When I first shifted my career to one as a remote developer, it was admittedly a bit daunting. I was transitioning from a slower paced government position to a fast paced consulting firm. I was jumping heavy into PHP (alongside my .Net work) which I wasn’t fully versed with yet, and I even switched from PC to Mac to be on the same page with the development setup at the main office. Five and a half years later I’m still running strong and have a pretty good take on how to make it work. While my remote developer status will be coming to an end soon, here are the five key things that have helped me be successful.
1. Communicate (Real Time)
It’s easy to get out of sync with a project, or your fellow developers when you’re not in the loop. It’s also important to have fellow developers to collaborate with when you’re stuck on a problem or designing something new. E-mail can be slow to get a response from and can get lost in the pile of other e-mails.
Pick a tool: Google Hangouts, Slack, FB Messenger, anything really, and make sure you log into that first thing in the morning. Make sure your everybody else knows you’re available there as well. If multiple tools are being used, check out a tool like Adium or Franz (my current favorite) that puts all your tools in one place. When you need a quick video chat with a screenshare option, check out Appear.In, which runs right out of your browser with no hassle.
2. Stick to a schedule and leverage your flexibility
While I’m sure there are plenty of remote developers that enjoy sporadic work throughout their day (and weekend), this has never been the case for me. With multiple projects typically on my plate, and the need to be available for questions from clients and fellow developers (see #1), the need for a more standard 8 to 5 / 9 to 6 schedule is very important. It provides consistency for you and your team, which is very valuable during a “app crash / fire” and also provides a better divide between your work life and your personal life. I’m a firm believer in keeping that balance. If you do work better late at night, by all means make that part of your schedule, just make sure HQ knows about it so they can count on your accordingly.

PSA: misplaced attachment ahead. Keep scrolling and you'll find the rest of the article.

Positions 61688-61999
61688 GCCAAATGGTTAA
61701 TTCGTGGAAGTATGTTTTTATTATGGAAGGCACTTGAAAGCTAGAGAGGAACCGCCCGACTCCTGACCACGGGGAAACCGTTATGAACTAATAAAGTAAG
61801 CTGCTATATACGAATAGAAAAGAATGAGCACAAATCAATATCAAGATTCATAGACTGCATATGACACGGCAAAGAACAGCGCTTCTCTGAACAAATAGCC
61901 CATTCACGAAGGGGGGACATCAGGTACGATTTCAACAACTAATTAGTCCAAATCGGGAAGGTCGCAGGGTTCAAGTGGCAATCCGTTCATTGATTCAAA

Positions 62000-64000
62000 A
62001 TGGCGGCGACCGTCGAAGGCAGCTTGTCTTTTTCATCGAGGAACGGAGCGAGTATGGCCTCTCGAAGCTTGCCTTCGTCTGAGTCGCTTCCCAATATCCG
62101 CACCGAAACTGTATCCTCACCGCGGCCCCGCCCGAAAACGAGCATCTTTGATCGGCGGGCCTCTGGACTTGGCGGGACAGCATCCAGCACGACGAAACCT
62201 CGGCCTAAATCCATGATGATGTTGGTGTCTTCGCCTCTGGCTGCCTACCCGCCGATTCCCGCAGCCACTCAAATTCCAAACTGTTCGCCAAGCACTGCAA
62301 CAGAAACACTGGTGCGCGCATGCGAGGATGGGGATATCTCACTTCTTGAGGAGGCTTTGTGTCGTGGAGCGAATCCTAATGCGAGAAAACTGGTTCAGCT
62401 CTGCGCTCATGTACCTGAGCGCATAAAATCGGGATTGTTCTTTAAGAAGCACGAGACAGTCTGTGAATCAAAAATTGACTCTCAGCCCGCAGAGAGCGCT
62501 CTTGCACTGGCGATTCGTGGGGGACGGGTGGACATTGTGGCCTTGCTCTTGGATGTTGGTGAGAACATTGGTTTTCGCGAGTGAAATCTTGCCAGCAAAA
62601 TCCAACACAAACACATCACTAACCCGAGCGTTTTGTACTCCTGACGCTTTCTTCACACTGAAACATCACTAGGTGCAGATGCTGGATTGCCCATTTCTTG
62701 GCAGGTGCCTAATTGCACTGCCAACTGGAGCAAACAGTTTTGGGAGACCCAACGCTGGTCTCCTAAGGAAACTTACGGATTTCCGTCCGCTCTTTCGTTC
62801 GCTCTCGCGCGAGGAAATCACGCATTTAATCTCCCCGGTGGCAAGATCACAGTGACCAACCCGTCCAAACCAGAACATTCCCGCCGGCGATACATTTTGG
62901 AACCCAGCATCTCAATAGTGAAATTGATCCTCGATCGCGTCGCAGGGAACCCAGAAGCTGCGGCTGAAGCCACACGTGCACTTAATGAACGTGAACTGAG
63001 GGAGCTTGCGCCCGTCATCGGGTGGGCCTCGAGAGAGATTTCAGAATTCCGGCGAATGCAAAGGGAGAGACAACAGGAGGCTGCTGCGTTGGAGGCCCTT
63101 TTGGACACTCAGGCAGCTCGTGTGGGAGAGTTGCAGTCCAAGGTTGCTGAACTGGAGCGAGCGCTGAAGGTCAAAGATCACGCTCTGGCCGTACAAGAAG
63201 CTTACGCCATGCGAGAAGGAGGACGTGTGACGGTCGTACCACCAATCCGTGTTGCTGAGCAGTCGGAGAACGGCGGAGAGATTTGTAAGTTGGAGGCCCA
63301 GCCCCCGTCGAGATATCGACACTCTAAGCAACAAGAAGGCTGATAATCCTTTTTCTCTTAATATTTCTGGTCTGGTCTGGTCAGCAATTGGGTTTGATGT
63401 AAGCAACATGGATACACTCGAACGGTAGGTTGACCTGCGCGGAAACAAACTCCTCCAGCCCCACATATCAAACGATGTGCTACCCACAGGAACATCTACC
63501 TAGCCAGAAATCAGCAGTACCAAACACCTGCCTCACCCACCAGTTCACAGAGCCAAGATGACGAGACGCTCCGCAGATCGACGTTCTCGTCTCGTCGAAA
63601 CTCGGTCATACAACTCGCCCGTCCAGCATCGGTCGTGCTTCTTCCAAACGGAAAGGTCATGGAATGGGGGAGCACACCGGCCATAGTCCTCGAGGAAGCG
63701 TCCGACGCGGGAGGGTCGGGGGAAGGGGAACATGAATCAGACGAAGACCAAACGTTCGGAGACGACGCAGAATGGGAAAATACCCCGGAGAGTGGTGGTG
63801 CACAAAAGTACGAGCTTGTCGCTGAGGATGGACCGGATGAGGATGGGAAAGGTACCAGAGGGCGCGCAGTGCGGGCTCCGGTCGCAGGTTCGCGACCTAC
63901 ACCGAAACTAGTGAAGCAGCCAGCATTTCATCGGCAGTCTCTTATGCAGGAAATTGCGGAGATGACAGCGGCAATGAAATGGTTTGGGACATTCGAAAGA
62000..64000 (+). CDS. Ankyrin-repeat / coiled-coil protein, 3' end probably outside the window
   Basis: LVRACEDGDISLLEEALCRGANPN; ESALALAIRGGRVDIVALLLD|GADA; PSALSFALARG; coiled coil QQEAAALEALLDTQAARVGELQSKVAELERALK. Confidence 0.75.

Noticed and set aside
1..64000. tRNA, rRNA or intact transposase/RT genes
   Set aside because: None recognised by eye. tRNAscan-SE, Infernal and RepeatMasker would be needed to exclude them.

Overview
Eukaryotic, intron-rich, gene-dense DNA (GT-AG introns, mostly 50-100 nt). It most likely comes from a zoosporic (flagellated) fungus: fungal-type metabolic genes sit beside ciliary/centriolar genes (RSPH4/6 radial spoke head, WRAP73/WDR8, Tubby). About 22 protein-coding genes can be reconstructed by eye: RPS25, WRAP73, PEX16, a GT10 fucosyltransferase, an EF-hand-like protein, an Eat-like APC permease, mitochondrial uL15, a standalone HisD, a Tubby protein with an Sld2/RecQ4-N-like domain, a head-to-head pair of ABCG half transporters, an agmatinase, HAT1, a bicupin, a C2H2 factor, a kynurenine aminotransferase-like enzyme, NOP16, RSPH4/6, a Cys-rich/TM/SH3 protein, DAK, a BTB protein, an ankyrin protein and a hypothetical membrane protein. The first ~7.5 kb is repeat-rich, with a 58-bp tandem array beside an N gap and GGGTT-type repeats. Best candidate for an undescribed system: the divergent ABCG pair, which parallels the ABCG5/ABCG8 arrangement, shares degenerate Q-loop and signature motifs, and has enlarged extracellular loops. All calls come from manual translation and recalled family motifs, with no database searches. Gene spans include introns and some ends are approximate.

You do have the flexibility of not being connected to an office and you can definitely take advantage of that. When my wife had thyroid cancer and was going through treatments, I was able to augment my schedule to work early mornings and late nights, since during the day I was taking care of her and the kids. In an “hourly” type setup, I was able to work extra time on a Monday and Wednesday in order to take a half day on Tuesday to drive her to a doctors appointment. This flexibility allowed me to not use up a lot of PTO and still get work done in a timely fashion. If you use this flexibility as the exception, and not the norm, you can maintain productivity and typically not run into any concerns with your employer.
3. Communicate (Daily)
While keeping an open channel to communicate is good, it is also important to let others know (project managers, the big boss, etc.) what you’re doing on a day to day basis. That way others know progress that is being made and whether or not to shift you onto another project or not. Taking a page from my first “full SCRUM” project a few years back, I created and started sending a “DVS” e-mail, which stood for daily virtual standup. This e-mail is really simple: outline what task(s) you did for which client(s) yesterday, what task(s) you plan on doing for which client(s) today, any roadblocks or questions you have, and any final comments (taking a half day, random chatter, etc.) You can put this together in five minutes or less, but the impact it makes is huge. My boss liked this so much that he started requiring it for other employees that were working out of office for the day and our Asia office sends one as well to help keep everybody in the loop. Want to use it? Here’s the basic text template here.